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How best to deal with junk, phishing and spam.

We’ve put together some handy tips to help you avoid unsolicited, useless and fraudulent e-mails.

Have you ever had an e-mail from a Nigerian prince offering you a fortune? You wouldn’t be the first, nor the last.

If you’re unfamiliar with this particular scam, there are many others; instant weight loss formulas, debt relief and foreign lotteries are but a few popular examples of fraudulent e-mails created with the sole intention of gaining your personal details.

So how can we avoid this widespread menace? There are numerous countermeasures in place that you may not even be aware of. E-mail and internet service providers build filters into their infrastructure but most of the time this simply isn’t enough.

Cyber Criminals are devious, always developing new methods of bypassing security and because of this, constant supervision is required. In a similar way that your antivirus has to update every day, spam filters require constant maintenance to stay ahead of the game.

Computer networks are facing an unprecedented number of threats. Last year a new malicious threat; either spam, phishing attack, malware or virus was released to the internet every 3.5 seconds. As unbelievable as that sounds, this year the threat level has increased to three new threats being introduced every second.

While there are certainly some pieces of software which are more effective at handling and keeping on top of spam than others, there is no permanent fix for the problem. What you can do however, is prepare yourself to be able to spot the difference between the hoax e-mails and those which you can trust and we’re always here to help.

Always be suspicious of unexpected e-mails, especially those which contain attachments.

The easiest way for a burglar to break in to your house is for you to give them the key to the front door, and the same goes for viruses. It’s always best to avoid downloading any e-mail attachments which you’re not already expecting. This is the easiest way for a virus to make its way onto your machine. The action of downloading a file means that it directly bypasses the barriers set up by your anti-virus and spam filters.

In the event that a suspicious attachment is saved accidentally, we recommend that a malware and spyware scan is run immediately and that you contact your IT provider as soon as possible.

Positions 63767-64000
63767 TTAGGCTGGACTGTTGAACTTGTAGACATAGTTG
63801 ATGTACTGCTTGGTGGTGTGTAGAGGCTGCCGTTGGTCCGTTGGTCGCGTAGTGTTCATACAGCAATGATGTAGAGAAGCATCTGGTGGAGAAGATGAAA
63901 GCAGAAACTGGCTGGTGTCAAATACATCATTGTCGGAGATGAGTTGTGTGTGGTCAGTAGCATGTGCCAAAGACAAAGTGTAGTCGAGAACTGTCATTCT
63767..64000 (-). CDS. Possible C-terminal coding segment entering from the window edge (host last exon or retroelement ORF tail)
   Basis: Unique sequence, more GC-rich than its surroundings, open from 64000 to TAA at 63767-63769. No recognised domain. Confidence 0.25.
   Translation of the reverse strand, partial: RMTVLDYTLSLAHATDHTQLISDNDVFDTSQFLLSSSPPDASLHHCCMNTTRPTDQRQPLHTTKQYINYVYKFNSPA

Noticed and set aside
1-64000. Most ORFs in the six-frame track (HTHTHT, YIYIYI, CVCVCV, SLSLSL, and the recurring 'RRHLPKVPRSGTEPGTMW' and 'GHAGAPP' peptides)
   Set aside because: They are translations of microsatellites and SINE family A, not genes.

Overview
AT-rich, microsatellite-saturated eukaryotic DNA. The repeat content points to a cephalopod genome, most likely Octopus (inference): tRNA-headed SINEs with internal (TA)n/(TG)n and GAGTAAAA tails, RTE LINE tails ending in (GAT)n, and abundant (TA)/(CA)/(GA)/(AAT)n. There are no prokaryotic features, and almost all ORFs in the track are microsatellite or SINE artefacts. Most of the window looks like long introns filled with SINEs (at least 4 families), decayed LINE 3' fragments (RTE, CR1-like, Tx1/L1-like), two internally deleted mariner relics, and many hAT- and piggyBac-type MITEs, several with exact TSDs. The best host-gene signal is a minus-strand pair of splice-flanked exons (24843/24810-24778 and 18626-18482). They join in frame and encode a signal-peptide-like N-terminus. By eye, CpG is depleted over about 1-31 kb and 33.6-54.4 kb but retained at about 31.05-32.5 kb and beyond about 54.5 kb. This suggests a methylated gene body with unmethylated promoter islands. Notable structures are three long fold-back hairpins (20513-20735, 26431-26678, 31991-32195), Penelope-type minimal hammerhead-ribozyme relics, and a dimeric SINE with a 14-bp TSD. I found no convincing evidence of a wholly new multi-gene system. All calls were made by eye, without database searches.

Too much is never enough when it comes to your security.

While there are some default measures in place to protect against spam and viruses, I’m sure if you went into your spam inbox right now there’s still a few in there. Go on, have a look now. Default spam filters built into your internet package or operating system offer the lowest level of encryption but updates are few and far between; it’s the classic case of jack of all trades, master of none. The only way to fully keep on top of spam and viruses is by using intelligent, managed software that is built specifically to keep updated and protect against the latest threats.

Most preventative software is very low cost and keeps your involvement to a minimum, while ensuring that you have the lowest possible level of intrusion to your day to day work.

Be wary of unfamiliar e-mail addresses with domain suffixes such as .gov.

Many standard spam filters are set to allow certain “top-level domains” such as .gov for example, which is limited to government entities and agencies.

An example can be seen here from an address recently blocked by our internal spam filters; – because the domain here is actually “.uk” the owner is able to exploit this by adding text making it seem like a government address, therefore bypassing many spam filters.

Understandably this can be deceiving, so we would always recommend thoroughly checking these addresses before accessing any content within these type of mails. If in doubt, get in touch with Prism!

Analyst firms state that spam comprises almost 80% of all e-mail traffic sent over the internet. Security is always paramount and we strongly recommend that preventative measures are put in place so as not to leave any of your data at risk.

If you are unsure about the quality of your current anti-virus protection, please speak to your Prism account manager.